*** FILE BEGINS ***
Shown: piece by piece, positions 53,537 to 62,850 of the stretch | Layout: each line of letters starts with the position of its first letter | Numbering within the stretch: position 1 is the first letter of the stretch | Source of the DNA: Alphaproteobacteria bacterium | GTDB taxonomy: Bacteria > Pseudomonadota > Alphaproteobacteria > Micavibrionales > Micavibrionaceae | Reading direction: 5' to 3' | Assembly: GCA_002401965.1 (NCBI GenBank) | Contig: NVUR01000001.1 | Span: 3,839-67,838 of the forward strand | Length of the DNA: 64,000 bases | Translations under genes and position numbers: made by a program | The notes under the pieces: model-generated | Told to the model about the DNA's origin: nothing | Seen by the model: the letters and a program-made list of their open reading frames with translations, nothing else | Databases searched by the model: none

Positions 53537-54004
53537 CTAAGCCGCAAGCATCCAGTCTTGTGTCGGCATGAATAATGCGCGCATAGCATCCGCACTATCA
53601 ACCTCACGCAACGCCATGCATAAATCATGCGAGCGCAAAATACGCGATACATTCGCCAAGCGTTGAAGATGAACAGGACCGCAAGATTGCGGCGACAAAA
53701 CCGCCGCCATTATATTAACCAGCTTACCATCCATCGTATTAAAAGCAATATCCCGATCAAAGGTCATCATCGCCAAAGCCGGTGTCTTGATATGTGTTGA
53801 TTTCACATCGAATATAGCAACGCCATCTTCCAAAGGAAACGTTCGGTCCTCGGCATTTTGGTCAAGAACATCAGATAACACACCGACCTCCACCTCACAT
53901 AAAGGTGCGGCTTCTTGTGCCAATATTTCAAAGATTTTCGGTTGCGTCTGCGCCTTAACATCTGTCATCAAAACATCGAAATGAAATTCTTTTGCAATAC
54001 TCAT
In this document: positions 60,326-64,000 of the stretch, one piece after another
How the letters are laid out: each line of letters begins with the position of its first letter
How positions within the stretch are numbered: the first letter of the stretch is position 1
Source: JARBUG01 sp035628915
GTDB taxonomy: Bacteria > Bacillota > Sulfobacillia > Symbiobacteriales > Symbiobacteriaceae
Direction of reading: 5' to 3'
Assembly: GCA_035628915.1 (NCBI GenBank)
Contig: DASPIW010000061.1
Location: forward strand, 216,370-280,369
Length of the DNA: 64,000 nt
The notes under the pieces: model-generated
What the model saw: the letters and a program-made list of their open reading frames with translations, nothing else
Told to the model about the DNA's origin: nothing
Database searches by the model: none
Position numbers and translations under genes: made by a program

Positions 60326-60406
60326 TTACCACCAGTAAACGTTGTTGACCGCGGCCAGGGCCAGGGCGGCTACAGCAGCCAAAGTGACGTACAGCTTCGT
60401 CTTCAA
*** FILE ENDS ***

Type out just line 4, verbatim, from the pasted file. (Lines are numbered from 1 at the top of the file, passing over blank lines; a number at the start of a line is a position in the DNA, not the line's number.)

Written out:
53601 ACCTCACGCAACGCCATGCATAAATCATGCGAGCGCAAAATACGCGATACATTCGCCAAGCGTTGAAGATGAACAGGACCGCAAGATTGCGGCGACAAAA